We should avoid that knee-jerk reaction and carefully consider what can be gained by moving to public channels, as well as what technology and regulation is required to make this work. The benefits can be substantial; for example, the success of the open source movement is largely due to switching to public, transparent channels of communication, as well as open standards. Openness is usually a good thing.
Even in the enterprise world of grownups, tools such as SmallBlue (aka. Atlas) are effectively changing the nature of intra-company email from a private to a (partially) public channel. The alternative would be to establish new public channels and favor their use over the older, “traditional” (and usually private) channels. Both approaches are equivalent.
Moreover, how should we deal with the information in private channels? The danger with private channels arises when privacy is breached. If that happens, not only do you get a false sense of security when you have none, but you may also have a very hard time proving that it happened. However, the notion itself of a “breach” in public channels is clearly meaningless. In that sense, public channels are a safer option and should be carefully considered.
Even when the data itself is private, who is accessing it and for what purpose should be public information. The MIT TR article continues to mention David Brin’s opinion that
“[…] our only real choice is between a society that offers the illusion of privacy, by restricting the power of surveillance to those in power, and one where the masses have it too.”
The need for full transparency on data how they are used is more pressing than ever. Ensuring that individuals’ rights are not violated requires less secrecy, not more. A recent CACM article by a gang of CS authority figures makes a similar case (although their proposal for an ontology-based heavyweight scheme for all data out there is somewhat dubious; it might make sense for the 1% niche of sensitive data, though). Interestingly, one of their key examples is essentially about health records and they also come to the same conclusion, i.e., that the problem is inappropriate use of the data.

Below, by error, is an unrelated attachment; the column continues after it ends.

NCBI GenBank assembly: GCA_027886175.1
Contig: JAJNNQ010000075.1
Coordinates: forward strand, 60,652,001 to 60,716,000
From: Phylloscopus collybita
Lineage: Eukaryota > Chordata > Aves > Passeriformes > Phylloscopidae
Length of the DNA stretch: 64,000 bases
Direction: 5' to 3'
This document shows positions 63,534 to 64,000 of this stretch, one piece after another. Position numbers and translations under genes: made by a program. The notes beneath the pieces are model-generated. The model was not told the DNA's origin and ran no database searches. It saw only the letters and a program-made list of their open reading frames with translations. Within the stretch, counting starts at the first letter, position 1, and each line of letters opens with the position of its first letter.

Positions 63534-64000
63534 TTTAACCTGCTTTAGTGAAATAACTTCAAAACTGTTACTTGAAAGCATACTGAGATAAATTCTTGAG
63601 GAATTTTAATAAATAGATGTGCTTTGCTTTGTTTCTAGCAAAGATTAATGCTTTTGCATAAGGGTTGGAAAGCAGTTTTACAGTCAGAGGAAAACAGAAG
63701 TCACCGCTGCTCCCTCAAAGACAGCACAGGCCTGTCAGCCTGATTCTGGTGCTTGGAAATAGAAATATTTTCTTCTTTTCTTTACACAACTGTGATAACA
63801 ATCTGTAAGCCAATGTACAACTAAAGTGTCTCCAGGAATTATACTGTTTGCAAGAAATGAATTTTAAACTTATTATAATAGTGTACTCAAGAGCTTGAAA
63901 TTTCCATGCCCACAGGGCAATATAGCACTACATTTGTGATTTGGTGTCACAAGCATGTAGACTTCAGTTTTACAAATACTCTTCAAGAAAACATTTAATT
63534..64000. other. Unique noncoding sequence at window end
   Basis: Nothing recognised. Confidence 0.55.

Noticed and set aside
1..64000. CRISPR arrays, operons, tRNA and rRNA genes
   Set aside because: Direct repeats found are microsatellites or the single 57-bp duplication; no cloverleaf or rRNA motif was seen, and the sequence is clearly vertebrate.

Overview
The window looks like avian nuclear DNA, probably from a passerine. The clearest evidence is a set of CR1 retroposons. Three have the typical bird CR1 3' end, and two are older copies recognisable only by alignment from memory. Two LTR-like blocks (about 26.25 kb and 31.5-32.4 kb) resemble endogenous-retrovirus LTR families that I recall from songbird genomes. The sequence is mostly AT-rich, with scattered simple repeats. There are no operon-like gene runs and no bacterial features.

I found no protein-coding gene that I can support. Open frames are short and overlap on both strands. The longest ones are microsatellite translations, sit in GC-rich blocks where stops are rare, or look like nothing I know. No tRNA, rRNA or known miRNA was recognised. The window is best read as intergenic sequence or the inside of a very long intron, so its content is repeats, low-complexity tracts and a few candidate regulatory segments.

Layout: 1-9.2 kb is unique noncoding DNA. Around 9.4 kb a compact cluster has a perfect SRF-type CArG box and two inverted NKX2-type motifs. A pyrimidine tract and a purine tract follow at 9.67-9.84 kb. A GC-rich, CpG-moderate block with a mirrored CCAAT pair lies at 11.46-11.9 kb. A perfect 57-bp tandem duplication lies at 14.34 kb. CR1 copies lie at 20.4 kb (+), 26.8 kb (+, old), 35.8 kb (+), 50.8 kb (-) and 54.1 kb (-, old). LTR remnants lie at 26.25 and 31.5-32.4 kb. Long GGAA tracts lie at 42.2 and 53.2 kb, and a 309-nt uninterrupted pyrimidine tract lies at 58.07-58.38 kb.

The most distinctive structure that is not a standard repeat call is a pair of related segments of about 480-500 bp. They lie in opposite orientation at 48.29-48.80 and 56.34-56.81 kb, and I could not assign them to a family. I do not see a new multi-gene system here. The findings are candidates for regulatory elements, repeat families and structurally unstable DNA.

I actually look forward to the day I’ll be able to type “creator:email@example.com” on Google (as well as any other search engine) and find all the content that I ever produced. And going one step beyond that, also find the “list of citations” (i.e., all the content that referenced or used my data), like I can find for my research papers on Google scholar, or for posts on this blog with trackbacks. Although I cannot grasp all the implications, it would at least mean we’ve addressed most of these issues and the world is a more open, democratic place. McLuhan’s notion of the global village is more relevant than ever, but his doom and gloom is largely misplaced; let’s focus on the positive potential instead.